I just finished reading, “Piltdown, A Scientific Forgery,” by Frank Spencer. Over the years I have read any number of articles and several books on this subject but this is probably the best I have run into so far. Like all who take an interest in the Piltdown Man I am an armchair detective who has his own theory as to who perpetrated the fraud although I am not a hundred percent sure of the motive.
In 1912 amateur geologist and paleontologist Charles Dawson, a solicitor who lived only a few miles from the tiny village of Piltdown located in East Sussex, south of London near the channel, found some remarkable fossils including fragments of a human, or human like, skull and jaw. After some initial debate as to whether or not they belonged together or were just found in the same vicinity by accident, the jaw and skull were assembled, missing parts filled in by skilled deduction and hailed as a new and important finding that seemed to show a hitherto undiscovered branch of early man. While there were doubters the majority view of the best assembled scientific minds within the supporting disciplines was that the find was beyond all doubt authentic and important. There is no evidence that any of them suspected a fraud. Of course this was when paleoanthropology was in its infancy without the help of technology.
But over the years surprised doubts began to gnaw away in the minds of some researchers. The rise of technology proved the imposture unsustainable, in 1953 it was proved a fraud. The jaw was that of an orangutan with teeth filed down, the skull was recent stained in a cunning way to match the stains produced by local soil conditions, the other fossils were found to be from far away.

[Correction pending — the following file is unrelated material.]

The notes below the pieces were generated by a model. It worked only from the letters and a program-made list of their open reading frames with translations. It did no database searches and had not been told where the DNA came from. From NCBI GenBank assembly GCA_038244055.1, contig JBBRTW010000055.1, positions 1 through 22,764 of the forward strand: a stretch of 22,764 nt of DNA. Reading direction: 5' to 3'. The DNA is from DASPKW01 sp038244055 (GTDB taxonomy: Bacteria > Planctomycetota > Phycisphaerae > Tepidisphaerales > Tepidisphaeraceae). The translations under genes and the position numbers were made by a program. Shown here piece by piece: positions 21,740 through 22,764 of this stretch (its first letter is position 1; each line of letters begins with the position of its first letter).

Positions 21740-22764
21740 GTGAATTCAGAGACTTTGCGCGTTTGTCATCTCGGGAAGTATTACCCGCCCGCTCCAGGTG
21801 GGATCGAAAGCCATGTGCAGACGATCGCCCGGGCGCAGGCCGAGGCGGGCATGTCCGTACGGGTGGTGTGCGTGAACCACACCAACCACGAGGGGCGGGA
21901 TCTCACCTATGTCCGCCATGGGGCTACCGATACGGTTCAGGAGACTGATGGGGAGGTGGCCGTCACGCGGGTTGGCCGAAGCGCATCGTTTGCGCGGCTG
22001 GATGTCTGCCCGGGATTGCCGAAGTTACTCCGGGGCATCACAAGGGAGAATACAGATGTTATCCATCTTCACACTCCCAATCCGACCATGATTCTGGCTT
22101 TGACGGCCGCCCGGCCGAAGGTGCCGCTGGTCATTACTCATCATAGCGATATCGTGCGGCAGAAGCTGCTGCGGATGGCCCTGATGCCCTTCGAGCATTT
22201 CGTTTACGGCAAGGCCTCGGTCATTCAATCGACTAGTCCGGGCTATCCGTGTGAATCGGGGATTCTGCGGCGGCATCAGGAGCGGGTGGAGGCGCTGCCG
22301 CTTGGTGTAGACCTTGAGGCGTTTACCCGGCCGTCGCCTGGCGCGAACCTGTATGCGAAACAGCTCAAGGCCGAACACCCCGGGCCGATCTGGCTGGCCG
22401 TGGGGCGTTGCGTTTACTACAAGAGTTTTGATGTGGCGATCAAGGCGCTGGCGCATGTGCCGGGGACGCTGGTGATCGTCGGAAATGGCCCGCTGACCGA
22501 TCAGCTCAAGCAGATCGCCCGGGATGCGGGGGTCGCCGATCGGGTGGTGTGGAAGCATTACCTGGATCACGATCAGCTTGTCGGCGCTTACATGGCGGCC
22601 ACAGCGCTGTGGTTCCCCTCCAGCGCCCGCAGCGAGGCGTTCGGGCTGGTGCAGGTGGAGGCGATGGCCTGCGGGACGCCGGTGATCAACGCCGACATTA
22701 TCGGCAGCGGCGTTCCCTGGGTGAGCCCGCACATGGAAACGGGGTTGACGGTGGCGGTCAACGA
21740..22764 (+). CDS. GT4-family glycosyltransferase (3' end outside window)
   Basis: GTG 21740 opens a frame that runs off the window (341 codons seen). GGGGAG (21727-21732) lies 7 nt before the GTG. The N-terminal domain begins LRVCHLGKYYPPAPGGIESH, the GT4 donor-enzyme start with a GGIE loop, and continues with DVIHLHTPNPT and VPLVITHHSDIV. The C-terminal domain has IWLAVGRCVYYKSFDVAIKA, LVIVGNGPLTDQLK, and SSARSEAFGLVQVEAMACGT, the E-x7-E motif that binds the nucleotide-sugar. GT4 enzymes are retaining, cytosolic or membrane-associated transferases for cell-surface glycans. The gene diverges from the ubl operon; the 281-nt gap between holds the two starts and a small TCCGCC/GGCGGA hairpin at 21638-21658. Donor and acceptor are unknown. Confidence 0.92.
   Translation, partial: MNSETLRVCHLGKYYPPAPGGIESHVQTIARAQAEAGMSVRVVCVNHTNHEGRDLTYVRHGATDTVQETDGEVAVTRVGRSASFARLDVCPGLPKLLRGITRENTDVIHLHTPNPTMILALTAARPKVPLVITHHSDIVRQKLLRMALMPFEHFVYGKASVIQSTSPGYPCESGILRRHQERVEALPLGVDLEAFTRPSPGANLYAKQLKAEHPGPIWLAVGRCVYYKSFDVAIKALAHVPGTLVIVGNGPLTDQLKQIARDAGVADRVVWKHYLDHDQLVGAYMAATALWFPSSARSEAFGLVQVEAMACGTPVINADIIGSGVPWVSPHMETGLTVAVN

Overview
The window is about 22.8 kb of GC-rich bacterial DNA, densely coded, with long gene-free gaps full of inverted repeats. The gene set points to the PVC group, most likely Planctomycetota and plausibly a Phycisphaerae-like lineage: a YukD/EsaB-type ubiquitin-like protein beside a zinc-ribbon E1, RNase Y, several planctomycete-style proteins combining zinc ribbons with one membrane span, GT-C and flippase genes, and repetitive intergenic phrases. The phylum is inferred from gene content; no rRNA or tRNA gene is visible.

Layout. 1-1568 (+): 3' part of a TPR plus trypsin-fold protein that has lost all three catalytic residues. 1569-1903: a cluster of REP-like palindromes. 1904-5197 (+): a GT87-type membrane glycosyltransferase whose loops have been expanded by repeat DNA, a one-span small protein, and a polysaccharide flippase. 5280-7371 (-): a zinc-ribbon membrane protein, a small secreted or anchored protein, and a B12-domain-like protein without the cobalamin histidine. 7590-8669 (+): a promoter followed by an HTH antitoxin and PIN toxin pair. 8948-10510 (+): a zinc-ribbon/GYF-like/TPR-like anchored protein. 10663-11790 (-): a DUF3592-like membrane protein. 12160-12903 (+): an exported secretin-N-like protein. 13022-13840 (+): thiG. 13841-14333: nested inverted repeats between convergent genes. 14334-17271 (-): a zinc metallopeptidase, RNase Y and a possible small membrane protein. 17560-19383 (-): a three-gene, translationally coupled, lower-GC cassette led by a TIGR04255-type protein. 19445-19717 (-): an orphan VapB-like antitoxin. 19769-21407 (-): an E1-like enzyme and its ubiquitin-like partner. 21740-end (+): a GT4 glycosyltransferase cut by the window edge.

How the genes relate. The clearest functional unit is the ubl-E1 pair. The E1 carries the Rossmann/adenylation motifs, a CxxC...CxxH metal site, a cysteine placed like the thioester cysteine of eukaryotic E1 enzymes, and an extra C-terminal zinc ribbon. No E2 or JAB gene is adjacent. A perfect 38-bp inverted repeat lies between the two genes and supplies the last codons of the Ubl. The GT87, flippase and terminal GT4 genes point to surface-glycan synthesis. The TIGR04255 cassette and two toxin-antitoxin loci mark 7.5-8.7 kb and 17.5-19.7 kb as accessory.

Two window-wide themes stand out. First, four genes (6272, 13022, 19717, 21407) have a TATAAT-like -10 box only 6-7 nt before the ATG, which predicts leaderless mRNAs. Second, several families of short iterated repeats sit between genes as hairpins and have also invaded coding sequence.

Creationists often point to this as a case where scientists conspired to deceive the faithful by bolstering the case of evolution. This of course is in keeping with their general ignorance about science in general and evolution in particular. Would these men willingly sacrifice their own reputations in such folly? Could such men, many of whom were anything but personal friends band together for such a deceitful purpose? Of course not. And the most telling point is that the fraud was discovered, not by creationists who have no science, but by researchers only interested in the truth. Moreover, the ongoing research and discoveries in evolution never depended one whit on the Piltdown Man.
Over the years dozens of theories have been advanced as to who perpetrated the fraud. Some very ingenious and well thought out. My own thinking is that it was likely that the original finder of the spurious artifacts was the culprit. He was the man on the spot, so to say. He had a reason to be where he was when the false fossils were discovered and knew the area. Did he have an accomplice? Possibly but I reject the notion that any of the scientists involved would have conspired with him leaving themselves open to censure if it was ever discovered, they simply had too much to loose. If he did have an accomplice common sense would dictate it would be a local man, a close friend and confidant. Men seldom conspire with strangers. Were there such people in the area? Yes, they were several who shared Dawson’s scientific interests. One of them, by the way, who left post-mortem writings indicating that Dawson perpetrated the fraud! In closing I think it is a mistake to rule out Dawson just because he was not a professional. He had the skill, the opportunity and perhaps a motive for it. But as he died in 1916 of a heart-attack we will never know for sure. Still it is a good mystery worthy of Sherlock Holmes, whose author, Arthur Conan Doyle, was himself, accused by a later writer of committing the fraud!